Only you can answer that question. Every state requires a minimum amount of liability coverage for any vehicle you own. If you have a vehicle you don’t use very often or is worth less than what you would pay for full coverage, or can pay out-of-pocket to replace your vehicle should it be totaled, a liability only policy might be a good fit. If you don’t fit these circumstances, you may want to consider more coverage than liability only can provide.
How much liability coverage do you need?
At the very least, a liability only insurance policy has to meet the mandated state minimum. Since these minimums are often well below what realistic injuries and damages would cost in an accident, it’s a good idea to pay more for coverage that has higher limits for how much will be paid out for each type of injury. You may want to speak with a licensed insurance professional to discuss options.
How much cheaper is liability than full coverage?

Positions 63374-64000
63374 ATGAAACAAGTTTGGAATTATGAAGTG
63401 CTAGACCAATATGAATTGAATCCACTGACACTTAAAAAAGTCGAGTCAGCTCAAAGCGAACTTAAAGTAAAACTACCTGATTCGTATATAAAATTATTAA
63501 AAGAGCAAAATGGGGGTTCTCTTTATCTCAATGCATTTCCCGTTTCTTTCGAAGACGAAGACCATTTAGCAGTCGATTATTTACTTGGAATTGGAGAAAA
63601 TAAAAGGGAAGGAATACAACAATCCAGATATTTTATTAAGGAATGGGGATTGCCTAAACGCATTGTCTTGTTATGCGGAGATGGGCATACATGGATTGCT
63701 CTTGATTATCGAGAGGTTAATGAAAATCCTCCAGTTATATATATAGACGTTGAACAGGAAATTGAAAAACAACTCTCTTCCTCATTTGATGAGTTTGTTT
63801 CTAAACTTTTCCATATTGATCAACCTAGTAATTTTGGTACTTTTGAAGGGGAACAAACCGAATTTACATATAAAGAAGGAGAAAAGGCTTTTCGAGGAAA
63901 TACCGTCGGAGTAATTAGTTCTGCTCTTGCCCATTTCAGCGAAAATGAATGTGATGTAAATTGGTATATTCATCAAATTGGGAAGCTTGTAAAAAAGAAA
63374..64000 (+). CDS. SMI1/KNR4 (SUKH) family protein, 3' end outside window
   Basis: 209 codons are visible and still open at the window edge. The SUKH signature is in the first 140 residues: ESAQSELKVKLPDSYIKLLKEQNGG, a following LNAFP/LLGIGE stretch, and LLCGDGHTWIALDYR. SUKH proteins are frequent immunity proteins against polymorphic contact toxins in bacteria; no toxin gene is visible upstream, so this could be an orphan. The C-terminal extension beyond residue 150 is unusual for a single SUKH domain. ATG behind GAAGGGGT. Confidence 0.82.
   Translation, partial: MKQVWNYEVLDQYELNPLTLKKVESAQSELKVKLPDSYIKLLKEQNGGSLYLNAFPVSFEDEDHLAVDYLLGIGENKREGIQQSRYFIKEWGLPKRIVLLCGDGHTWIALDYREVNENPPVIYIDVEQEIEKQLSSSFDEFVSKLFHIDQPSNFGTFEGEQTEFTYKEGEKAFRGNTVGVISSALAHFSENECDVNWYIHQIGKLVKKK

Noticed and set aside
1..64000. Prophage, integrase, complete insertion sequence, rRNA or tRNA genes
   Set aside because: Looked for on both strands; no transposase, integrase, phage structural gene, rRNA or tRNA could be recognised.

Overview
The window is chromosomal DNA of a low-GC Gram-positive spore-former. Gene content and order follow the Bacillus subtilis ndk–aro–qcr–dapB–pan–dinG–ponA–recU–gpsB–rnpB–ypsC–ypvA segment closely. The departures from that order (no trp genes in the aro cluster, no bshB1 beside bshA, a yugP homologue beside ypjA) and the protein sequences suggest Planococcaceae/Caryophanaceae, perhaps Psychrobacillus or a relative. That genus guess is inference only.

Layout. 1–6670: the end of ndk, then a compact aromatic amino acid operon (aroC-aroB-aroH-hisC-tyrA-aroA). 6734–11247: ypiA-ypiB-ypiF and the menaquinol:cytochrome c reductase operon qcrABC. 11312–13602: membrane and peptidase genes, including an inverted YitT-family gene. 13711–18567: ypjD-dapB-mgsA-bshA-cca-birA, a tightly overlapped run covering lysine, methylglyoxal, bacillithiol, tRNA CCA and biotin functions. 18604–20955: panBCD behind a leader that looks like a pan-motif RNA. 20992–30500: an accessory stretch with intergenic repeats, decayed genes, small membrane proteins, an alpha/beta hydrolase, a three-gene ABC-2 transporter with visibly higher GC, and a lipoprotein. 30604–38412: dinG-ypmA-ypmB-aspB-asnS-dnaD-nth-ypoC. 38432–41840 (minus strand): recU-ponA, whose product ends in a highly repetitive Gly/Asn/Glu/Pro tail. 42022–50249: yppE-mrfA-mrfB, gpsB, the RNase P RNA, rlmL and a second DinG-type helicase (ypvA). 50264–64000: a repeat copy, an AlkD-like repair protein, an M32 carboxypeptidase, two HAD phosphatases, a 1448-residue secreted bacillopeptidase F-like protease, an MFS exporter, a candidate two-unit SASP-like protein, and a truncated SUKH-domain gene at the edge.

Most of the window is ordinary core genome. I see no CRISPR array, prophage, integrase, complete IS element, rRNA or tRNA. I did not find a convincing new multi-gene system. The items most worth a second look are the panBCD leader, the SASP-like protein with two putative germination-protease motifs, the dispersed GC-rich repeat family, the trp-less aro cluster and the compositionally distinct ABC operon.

The amount of money you’ll save if you choose liability only insurance depends on several factors and how specific insurance carriers calculate rates. These can include how many drivers are on your policy, their ages and driving records, what type of vehicle you’re insuring, where you live, how much you travel, etc. There is no set formula for determining the savings you’ll get by going liability only.
The bottom line on liability only coverage
For me, switching car insurance from full coverage to liability only would not be a good move. I would be giving up a lot of protection for a car that still has some value to it. I plan to drive my Corolla until it dies, so at some point in the future, my insurance needs might change. But for now, the expense of full coverage is worth it for me.
If you’re like me and thinking about your car insurance options, look beyond the price tag an insurance company offers and spend some time considering what kind of coverage you get for your money. In my experience, you get what you pay for. When you’re giving up a significant amount of protection by choosing liability only insurance, you’ll want to make sure that your policy has your back when you need it.
Take some time to shop around and speak to multiple insurance professionals. Ask questions about what coverage you get by going the liability only route and what you can add on to increase your protection. The answers might surprise you. In the end, though, you need to choose the best car insurance for your situation.